Subbing and how it impacts you

I took this shot in my workplace (using my camera phone, hence the poor picture quality).

The message to take away from this is: be careful what signs and posters you put up around subs. And no, those corrections aren't mine!

A poster on secure shredding with handwritten corrections

'Impact' is, however, one of my bugbears. I'm convinced that people only use it so that they don't have to worry about writing 'effect' when they mean 'affect' (or vice versa).

5 comments:

Gareth said...

OK, so can you clarify the issue with this (being a bit ignorant here)?

Is Impact not to be used as a verb, or is there something wrong about the context in which it is used here?

Onymous said...

Here in the States, impact as a verb seems to be preferred over affect so I've given up on changing the world. I do change 'impact' to 'affect' when the degree of affectation, affection, impaction, ...ahem... when the effect is low.

The Ridger, FCD said...

Yes, I agree. "Impact" is a strong word; "affect" need not be.

JD (The Engine Room) said...

Here's an interesting usage note on 'impact', from the American Heritage Dictionary of the English Language, Fourth Edition:

The use of impact as a verb meaning “to have an effect” often has a big impact on readers. Eighty-four percent of the Usage Panel disapproves of the construction to impact on, as in the phrase social pathologies, common to the inner city, that impact heavily on such a community; fully 95 percent disapproves of the use of impact as a transitive verb in the sentence Companies have used disposable techniques that have a potential for impacting our health. •It is unclear why this usage provokes such a strong response, but it cannot be because of novelty. Impact has been used as a verb since 1601, when it meant “to fix or pack in,” and its modern, figurative use dates from 1935. It may be that its frequent appearance in the jargon-riddled remarks of politicians, military officials, and financial analysts continues to make people suspicious. Nevertheless, the verbal use of impact has become so common in the working language of corporations and institutions that many speakers have begun to regard it as standard. It seems likely, then, that the verb will eventually become as unobjectionable as contact is now, since it will no longer betray any particular pretentiousness on the part of those who use it.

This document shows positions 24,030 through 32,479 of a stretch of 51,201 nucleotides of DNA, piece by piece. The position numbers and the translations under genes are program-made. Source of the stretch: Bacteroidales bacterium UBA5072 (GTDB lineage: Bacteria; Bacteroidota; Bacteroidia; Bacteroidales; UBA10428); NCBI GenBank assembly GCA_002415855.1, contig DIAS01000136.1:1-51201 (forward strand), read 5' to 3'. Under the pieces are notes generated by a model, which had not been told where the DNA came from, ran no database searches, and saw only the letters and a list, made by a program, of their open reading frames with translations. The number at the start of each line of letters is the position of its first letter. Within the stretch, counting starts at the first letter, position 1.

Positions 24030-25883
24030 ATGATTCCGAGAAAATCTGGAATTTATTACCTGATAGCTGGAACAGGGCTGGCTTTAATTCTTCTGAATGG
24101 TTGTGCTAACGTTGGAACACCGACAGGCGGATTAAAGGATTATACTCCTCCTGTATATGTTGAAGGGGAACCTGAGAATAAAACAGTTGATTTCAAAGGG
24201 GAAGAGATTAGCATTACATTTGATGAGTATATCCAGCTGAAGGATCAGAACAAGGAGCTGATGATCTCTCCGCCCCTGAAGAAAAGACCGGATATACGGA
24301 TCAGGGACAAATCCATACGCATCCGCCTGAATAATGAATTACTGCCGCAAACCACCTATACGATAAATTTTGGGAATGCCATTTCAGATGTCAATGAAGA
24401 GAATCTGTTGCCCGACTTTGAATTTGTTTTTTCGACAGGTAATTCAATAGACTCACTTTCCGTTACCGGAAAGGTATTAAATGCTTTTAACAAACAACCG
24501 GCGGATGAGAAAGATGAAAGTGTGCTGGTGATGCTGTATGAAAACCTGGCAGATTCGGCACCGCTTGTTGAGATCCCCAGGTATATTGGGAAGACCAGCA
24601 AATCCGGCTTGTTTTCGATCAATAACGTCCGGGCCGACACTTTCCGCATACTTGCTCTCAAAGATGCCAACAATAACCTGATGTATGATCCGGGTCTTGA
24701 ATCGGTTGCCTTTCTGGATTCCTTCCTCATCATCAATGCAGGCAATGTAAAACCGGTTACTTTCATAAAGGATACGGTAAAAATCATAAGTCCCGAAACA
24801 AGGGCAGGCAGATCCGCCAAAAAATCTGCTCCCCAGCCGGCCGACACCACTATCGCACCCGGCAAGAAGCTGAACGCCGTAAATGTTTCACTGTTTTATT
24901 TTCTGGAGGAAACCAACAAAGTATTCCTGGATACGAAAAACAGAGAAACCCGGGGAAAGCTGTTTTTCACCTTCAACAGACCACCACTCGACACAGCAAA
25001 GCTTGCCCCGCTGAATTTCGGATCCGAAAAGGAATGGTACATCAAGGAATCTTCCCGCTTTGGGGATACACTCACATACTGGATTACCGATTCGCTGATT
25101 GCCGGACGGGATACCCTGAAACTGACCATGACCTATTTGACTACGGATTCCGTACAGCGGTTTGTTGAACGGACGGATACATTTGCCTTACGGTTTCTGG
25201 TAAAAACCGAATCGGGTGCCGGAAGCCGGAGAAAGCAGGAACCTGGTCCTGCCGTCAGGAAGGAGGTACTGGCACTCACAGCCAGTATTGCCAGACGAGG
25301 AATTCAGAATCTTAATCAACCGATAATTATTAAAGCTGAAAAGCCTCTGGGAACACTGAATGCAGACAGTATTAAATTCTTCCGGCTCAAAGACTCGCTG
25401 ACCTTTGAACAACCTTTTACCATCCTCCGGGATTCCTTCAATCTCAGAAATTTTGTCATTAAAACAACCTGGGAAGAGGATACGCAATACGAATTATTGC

JD (The Engine Room) said...

I also suspect that 'impact' as a transitive verb (in the sense of 'affect') is much more widely used in American English than in British English, and that this partly explains my aversion to it. I have no evidence to support my suspicion, though.